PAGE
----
A Blog for the Curious and the Scientifically Perplexed

This is the story of a great journey that started with a great thought. One day in 1895 a boy looked into a mirror and wondered what the universe would look like if he could travel on a beam of light. That sixteen year old boy was Albert Einstein and that one thought started him on the road to discover his Theory of Relativity. The great man has been reinvented as Albert 2.0 to come back and blog about a journey through space on a beam of light and explain the science behind everything from atoms, blackholes to global warming. The most recent posting is on this page. If you've just joined and want to start at the beginning use the index on the left. If you're bored try these links below just for fun.

CHAT WITH ALBERT 2.0 Live
CHAT WITH ALBERT 2.0's CAT MIMI
UNSCRAMBLE EINSTEIN'S BRAIN
PRACTISE SAVING THE WORLD FROM ASTEROIDS
ALIEN CONTACT CALCULATOR
HEAR THE REAL EINSTEIN TALK ABOUT E=Mc2.

Monday, December 31, 2007

Albert’s lost secret revealed. What is the one thing that can travel faster than light?



The time has come, as the Walrus never said, to think of many things: of light and life and quantum cats, of planets and their rings and why the sun can shine so hot and give imagination wings.

By now Albert and his travelling companion are lost somewhere inside your head which just leaves me to finish off the story. Albert 2.0, like an imaginary friend, is only the palest imitation of the real thing. But then what sequel ever matched the original? I hope having first imagined this journey over a hundred years ago Einstein would have enjoyed finally completing it.

This journey was a thought experiment, the real Albert’s favourite type of experiment. A thought experiment that allowed us to imagine travelling across huge distances of space and time. When we started out 3000 years ago humans didn’t understand much about how things worked. Almost everything humanity knows about light, the universe, life and just about everything else about science was discovered during our travels. From a distant star called Deneb this journey has covered everything from how the sun shines and atom bombs to quantum mechanics and black holes. By ending up being seen we even managed to get inside one of the most the mysterious places in the universe, the human mind.

Different parts of this journey connect in surprising ways. People that made big discoveries in one area often made just as big a discovery in another. Newton worked out gravity and the basics of what light is all about. Kepler worked out planetary movement and was the first to properly explain how the human eye works. Albert himself, famous for his theories of relativity and E=Mc2, received his Nobel prize not for that but for showing that light comes in little packets or photons as they were later named. The total eclipse of the sun that shot Einstein to fame happened at a place and time that was predicted using Newton’s and Kepler’s laws.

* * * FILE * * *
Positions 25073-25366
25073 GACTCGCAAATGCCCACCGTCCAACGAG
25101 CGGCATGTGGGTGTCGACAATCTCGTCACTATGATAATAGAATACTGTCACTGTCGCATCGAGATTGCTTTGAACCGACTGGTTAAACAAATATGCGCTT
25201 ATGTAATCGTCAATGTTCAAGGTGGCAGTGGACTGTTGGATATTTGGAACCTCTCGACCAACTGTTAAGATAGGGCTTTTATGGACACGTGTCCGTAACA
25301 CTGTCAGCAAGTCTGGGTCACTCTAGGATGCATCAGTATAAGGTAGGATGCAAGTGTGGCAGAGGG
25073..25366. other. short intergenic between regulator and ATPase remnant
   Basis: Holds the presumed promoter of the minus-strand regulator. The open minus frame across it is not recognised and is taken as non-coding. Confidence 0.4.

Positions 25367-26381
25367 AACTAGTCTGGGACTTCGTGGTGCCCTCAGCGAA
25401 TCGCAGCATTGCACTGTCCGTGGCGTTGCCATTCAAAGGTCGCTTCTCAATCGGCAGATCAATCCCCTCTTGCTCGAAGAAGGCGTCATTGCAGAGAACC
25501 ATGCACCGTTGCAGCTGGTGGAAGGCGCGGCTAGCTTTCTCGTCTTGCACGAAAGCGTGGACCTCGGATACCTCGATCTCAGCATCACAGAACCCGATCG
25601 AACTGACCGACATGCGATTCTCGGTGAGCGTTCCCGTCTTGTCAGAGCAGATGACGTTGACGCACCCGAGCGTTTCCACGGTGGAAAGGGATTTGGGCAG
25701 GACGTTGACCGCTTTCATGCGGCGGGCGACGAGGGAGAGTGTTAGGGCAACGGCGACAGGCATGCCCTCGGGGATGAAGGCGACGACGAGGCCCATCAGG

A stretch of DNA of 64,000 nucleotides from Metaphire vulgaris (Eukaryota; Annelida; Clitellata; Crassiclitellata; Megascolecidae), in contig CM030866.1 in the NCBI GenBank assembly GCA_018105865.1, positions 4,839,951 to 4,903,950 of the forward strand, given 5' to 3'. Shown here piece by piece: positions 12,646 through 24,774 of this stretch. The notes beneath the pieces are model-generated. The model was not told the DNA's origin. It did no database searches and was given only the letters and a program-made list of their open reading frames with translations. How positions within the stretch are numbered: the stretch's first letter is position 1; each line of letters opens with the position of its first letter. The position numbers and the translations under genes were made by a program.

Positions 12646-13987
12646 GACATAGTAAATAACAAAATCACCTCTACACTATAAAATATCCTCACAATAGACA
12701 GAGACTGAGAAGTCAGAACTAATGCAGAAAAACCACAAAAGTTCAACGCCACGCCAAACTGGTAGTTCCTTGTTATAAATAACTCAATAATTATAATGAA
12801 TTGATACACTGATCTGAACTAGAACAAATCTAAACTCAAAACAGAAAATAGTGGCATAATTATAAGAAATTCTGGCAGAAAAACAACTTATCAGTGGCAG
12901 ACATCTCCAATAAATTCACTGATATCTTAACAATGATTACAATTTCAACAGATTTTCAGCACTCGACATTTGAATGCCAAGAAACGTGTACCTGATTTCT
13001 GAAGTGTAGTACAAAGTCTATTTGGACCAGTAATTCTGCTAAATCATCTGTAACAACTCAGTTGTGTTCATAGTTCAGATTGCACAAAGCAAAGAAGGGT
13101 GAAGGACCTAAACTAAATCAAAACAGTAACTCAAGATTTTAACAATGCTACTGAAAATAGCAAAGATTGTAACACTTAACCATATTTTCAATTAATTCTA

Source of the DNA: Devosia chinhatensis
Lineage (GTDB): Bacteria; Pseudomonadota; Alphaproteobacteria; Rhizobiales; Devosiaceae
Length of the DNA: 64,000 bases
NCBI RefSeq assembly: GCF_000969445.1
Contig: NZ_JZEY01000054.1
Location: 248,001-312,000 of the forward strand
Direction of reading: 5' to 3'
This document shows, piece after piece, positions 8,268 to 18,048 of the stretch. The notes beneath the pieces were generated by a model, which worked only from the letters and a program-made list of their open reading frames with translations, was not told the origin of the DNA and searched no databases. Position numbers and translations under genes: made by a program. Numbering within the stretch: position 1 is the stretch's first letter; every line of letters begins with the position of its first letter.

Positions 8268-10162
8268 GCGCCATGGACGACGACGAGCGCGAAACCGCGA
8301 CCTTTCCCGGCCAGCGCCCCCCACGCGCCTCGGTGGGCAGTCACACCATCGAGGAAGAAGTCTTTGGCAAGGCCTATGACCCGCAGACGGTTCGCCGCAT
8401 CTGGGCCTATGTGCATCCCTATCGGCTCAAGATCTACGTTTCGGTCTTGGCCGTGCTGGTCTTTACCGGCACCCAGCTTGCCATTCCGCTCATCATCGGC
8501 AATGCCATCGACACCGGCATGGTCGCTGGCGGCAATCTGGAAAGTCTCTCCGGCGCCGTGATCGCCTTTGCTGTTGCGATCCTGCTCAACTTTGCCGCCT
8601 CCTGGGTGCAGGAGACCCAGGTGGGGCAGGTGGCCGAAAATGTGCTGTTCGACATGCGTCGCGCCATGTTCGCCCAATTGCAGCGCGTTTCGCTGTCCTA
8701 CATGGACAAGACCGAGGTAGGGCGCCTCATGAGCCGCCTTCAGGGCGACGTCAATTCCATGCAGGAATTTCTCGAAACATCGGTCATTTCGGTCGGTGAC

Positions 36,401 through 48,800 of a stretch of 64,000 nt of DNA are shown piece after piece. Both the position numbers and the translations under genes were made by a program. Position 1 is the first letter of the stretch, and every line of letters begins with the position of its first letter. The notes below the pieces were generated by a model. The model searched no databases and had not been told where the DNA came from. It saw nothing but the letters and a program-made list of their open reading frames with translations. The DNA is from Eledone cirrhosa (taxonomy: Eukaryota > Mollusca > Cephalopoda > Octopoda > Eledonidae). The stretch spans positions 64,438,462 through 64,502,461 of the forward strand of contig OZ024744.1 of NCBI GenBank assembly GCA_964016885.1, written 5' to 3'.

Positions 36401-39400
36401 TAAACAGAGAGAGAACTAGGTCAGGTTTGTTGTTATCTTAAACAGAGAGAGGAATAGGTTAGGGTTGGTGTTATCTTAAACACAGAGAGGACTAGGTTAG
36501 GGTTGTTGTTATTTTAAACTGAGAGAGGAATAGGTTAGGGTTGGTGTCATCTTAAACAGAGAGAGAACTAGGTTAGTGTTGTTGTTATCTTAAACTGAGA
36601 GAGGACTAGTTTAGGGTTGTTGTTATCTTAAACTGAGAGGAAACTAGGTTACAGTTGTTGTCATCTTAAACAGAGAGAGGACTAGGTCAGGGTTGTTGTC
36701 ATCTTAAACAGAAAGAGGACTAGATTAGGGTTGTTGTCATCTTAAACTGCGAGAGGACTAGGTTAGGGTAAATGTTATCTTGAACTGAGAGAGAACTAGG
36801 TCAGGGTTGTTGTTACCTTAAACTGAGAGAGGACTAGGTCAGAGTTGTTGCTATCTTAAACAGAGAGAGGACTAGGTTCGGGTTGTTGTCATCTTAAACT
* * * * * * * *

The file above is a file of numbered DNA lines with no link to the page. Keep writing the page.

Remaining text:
Erwin Schrödinger who made the breakthrough in quantum mechanics went onto write a little book in 1944, called ‘What is Life?’ based on three lectures he gave in Trinity College Dublin in early 1943. He predicted that life needed some genetic code in the form of what he called an aperiodic crystal. James Watson read this book and this set him on the path to discover the structure of DNA with Francis Crick in 1953. As Watson himself put it, “Up until then, I was interested in birds. But then I thought, well, if the gene is the essence of life, I want to know more about it. And that was fateful because, otherwise, I would have spent my life studying birds and no one would have heard of me".

The discovery of the structure of DNA relied on a technique that involved using the scattering of X-ray photons to work out the internal shape of crystals. Linking all these discoveries together is light. Light and other forms of electromagnetic radiation, like x-rays and microwaves, crop up in almost every aspect of science from physics to understanding the climate, possibly even in the origin of life itself.

Not bad progress in 3000 years, even if humanity didn’t leave the planet for the first time until 40 years ago. Humans haven’t travelled far in galactic terms but our understanding of what’s going on out there now stretches across the galaxy and the whole universe. In just 500 years since the renaissance, human knowledge and awareness of the universe has spread from one little planet to distant galaxies billions of light years away. So human understanding has travelled far faster than light ever could - the one thing in the universe that breaks Einstein’s rule about nothing going faster than the speed of light, apart from imagination of course.

The big question that no-one can answer is ‘why are all these laws here in the first place?’ Did they just happen by chance? Some of the laws seem so simple and elegant it’s hard to imagine they were just the random results of a huge cosmic accident. To mathematicians and physicists these equations even appear beautiful. The question of how it all started is still unanswered. Did God invent the rules and then just sit back let the universe unfold for the next fifteen billion years? Is it all some huge cosmic experiment by a super advanced race, so powerful they might as well be God? Or are we really inside The Matrix, a huge computer simulation? It’s always worth remembering that despite everything that all the smartest people on Earth do know, there is much more that they don’t know.